Zombie Days

I’m moving in a fog.  I’m participating in my life, but everything is blurred.  It doesn’t feel like a DID, personality switching issue.  Just a general fog.  The recent re-awakening of grief issues has thrown everything in to chaos, and I cannot seem to get the bloody fog to lift.

My ability to focus is relatively non-existent.  Bills have gone unpaid, prescriptions have gone unfilled, laundry has gone undone.  I’m acting out the motions.  The day after the Candle Lighting Ceremony, I was so dazed that I barely moved.  By the end of the week, I’d come out of that stupor enough to start moving about again.  Now I’m just stuck in that fog.  I drive to Wal-Mart and stand in the middle of the store for a half hour trying to remember why I’m there in the first place.  I do stupid things like miss the exit off the Interstate that I’ve taken for years and get myself lost in familiar places.  I hear Andy’s voice sometimes and wake up with an urgent need to go looking for him, even though he lived 5000 miles away.  I dial Alan’s telephone number and am surprised when someone else answers.  I see my life as divided in to before and after.  Two years have passed since Alan and Andy died, but with my best friend’s help, I’m just now starting to *look* at the after.  As he said, though, it’s been there all along.  Everything works round to what is currently the central issue.

My confidence is gone as well.  Little tasks that I could do almost without thinking take an enormous amount of energy, and spending time with anyone other than my best friend and his immediate family is terrifying.  I feel an enormous amount of pressure to appear settled, but I also know that appearing settled isn’t always an option these days.  I feel at the mercy of the (safe) people around me.  I *need* the spontaneous hugs and random bits of reassurance.  I’m used to feeling completely self-sufficient, but at the moment I’m depending on my best friend to hold me up from time to time.

Mind you, life does go on.  I’ve regained the ability to smile, laugh, and appear, for the most part, as though nothing is going on.  People who know me well have commented that my eyes look sad these days.  I don’t mention *why* my eyes look sad, just that I’m going through a tough time at the moment.  At the end of the day, I’m so exhausted from keeping up the façade that I literally fall in to bed sometimes.  In the morning, it’s sometimes a matter of coaching myself step by step to actually get out of bed and start the day again.  I feel self-indulgent and silly, but for once, my emotions have a greater hold on my actions than I do.  I can’t seem to shrug things off completely.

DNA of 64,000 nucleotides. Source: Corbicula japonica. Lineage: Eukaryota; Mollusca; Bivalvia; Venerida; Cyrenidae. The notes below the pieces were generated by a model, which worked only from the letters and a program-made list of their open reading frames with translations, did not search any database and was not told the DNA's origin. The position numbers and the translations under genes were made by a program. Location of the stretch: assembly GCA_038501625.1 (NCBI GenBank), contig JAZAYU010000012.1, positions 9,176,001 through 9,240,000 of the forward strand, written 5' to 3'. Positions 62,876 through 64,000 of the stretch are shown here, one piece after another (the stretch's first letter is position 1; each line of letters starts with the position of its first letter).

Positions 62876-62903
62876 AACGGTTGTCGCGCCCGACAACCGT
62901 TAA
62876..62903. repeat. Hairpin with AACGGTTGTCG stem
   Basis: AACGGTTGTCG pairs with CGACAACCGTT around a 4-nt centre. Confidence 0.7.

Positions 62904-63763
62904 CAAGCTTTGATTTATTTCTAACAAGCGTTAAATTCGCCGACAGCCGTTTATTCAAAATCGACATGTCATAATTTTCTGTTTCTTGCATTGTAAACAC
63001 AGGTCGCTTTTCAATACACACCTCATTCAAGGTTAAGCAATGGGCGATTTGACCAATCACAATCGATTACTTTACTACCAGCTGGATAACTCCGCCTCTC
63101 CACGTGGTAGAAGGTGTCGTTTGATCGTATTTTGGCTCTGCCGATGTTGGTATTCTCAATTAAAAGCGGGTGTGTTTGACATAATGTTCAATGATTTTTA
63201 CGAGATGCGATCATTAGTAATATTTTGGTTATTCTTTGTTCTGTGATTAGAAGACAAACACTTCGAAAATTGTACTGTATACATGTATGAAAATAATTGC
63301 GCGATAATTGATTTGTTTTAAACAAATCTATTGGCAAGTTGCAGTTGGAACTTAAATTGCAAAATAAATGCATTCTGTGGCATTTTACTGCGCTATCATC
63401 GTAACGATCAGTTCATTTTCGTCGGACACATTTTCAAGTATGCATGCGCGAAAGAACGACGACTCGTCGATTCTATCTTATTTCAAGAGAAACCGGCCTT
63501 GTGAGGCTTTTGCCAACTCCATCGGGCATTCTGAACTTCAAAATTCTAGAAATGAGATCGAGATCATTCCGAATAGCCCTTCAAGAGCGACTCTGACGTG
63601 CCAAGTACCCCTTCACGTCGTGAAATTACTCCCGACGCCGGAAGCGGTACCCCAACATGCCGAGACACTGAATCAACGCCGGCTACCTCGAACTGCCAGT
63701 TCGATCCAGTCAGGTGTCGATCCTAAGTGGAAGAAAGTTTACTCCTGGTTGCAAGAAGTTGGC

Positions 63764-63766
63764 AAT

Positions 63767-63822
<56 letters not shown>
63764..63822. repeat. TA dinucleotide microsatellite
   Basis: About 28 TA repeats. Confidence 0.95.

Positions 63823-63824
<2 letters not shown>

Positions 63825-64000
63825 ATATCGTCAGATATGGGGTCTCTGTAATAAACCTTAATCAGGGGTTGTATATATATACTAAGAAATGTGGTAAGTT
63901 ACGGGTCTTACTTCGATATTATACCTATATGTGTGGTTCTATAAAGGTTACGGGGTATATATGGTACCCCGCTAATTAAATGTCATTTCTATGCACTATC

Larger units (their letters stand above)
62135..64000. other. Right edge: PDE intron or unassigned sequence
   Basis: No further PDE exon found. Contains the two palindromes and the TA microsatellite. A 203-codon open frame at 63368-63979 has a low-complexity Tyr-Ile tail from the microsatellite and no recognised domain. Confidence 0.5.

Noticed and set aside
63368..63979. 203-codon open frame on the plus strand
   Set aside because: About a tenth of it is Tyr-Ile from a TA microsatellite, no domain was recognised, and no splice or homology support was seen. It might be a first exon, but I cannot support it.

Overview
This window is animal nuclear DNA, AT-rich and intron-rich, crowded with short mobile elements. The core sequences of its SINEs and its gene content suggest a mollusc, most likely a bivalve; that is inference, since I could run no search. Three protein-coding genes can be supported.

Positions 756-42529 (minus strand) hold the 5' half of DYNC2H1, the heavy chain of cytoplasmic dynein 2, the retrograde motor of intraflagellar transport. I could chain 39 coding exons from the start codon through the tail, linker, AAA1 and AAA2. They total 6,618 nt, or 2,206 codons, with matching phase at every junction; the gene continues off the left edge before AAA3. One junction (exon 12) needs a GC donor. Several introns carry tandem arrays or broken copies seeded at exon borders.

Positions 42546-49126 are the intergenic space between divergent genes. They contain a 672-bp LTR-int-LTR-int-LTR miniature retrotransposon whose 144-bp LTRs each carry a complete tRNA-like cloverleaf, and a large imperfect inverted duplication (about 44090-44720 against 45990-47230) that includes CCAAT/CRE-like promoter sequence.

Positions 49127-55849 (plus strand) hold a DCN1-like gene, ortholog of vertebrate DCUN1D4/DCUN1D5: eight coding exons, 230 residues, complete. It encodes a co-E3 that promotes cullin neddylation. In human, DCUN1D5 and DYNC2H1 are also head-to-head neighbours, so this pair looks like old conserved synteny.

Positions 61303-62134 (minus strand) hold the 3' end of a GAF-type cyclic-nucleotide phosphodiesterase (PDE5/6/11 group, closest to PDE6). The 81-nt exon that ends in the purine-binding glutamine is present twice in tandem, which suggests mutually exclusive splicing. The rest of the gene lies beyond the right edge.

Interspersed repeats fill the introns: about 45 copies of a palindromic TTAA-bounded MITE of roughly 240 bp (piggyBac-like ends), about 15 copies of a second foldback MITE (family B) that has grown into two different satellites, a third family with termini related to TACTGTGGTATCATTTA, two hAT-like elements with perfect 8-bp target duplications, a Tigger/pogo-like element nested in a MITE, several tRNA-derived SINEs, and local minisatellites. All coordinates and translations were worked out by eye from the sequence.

Dark days.

Things among my internal folks are chaotic as well.  Kathy, who is normally the internal peacemaker, is frantic.  She’s tired of trying to keep everyone calm when there’s so much Stuff floating about inside.  The kids are grouchy and complain to my best friend that the big peoples are stuffing things again.  Even Mairead is a bit more sluggish these days.  The physical aspects of grief are dragging down my body, and that seems to be having a sort of global effect on my others as well.

I’m trying to write about my feelings, but my lack of concentration gets in the way.  It’s like I’ve reached that breaking point and am really struggling to put things back together even slightly.  Andy wasn’t living with me at the time of his death, and over the past few years we had been communicating most frequently with the help of one of my insiders– we did what was necessary to keep him safe from my father.  Still, he was my child and the hope of something good to come out of all the crap that happened in my family.

The shred of good news involved in all of this is that my perspective, along with some other fundamental aspects, has changed dramatically.  Nothing worse can happen.  In the shade of Andy’s death and the cult-related circumstances involving that, everything else is minor.  Cult activities can’t shake me now.  Even the solstice was a mere blip on the radar.  I don’t think they quite anticipated that reaction.

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